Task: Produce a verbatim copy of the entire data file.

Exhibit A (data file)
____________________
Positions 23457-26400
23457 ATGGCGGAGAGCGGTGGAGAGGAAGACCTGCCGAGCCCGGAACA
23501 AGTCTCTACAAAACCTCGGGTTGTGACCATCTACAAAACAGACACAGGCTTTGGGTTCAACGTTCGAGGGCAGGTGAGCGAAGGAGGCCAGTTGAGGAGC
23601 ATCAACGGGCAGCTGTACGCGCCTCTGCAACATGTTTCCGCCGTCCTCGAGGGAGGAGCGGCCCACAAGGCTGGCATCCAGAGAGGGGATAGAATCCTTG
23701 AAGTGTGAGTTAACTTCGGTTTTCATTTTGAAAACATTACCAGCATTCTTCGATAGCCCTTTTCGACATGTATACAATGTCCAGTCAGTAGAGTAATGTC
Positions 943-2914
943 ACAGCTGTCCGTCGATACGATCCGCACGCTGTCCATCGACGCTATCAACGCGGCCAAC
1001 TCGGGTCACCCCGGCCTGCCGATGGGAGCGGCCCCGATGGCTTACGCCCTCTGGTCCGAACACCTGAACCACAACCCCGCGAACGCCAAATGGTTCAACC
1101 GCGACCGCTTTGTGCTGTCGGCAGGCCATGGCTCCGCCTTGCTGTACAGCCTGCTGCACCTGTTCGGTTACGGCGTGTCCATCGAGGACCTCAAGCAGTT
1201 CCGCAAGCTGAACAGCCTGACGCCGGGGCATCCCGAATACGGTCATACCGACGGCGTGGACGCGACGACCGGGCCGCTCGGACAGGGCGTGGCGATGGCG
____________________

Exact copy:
Positions 23457-26400
23457 ATGGCGGAGAGCGGTGGAGAGGAAGACCTGCCGAGCCCGGAACA
23501 AGTCTCTACAAAACCTCGGGTTGTGACCATCTACAAAACAGACACAGGCTTTGGGTTCAACGTTCGAGGGCAGGTGAGCGAAGGAGGCCAGTTGAGGAGC
23601 ATCAACGGGCAGCTGTACGCGCCTCTGCAACATGTTTCCGCCGTCCTCGAGGGAGGAGCGGCCCACAAGGCTGGCATCCAGAGAGGGGATAGAATCCTTG
23701 AAGTGTGAGTTAACTTCGGTTTTCATTTTGAAAACATTACCAGCATTCTTCGATAGCCCTTTTCGACATGTATACAATGTCCAGTCAGTAGAGTAATGTC
Positions 943-2914
943 ACAGCTGTCCGTCGATACGATCCGCACGCTGTCCATCGACGCTATCAACGCGGCCAAC
1001 TCGGGTCACCCCGGCCTGCCGATGGGAGCGGCCCCGATGGCTTACGCCCTCTGGTCCGAACACCTGAACCACAACCCCGCGAACGCCAAATGGTTCAACC
1101 GCGACCGCTTTGTGCTGTCGGCAGGCCATGGCTCCGCCTTGCTGTACAGCCTGCTGCACCTGTTCGGTTACGGCGTGTCCATCGAGGACCTCAAGCAGTT
1201 CCGCAAGCTGAACAGCCTGACGCCGGGGCATCCCGAATACGGTCATACCGACGGCGTGGACGCGACGACCGGGCCGCTCGGACAGGGCGTGGCGATGGCG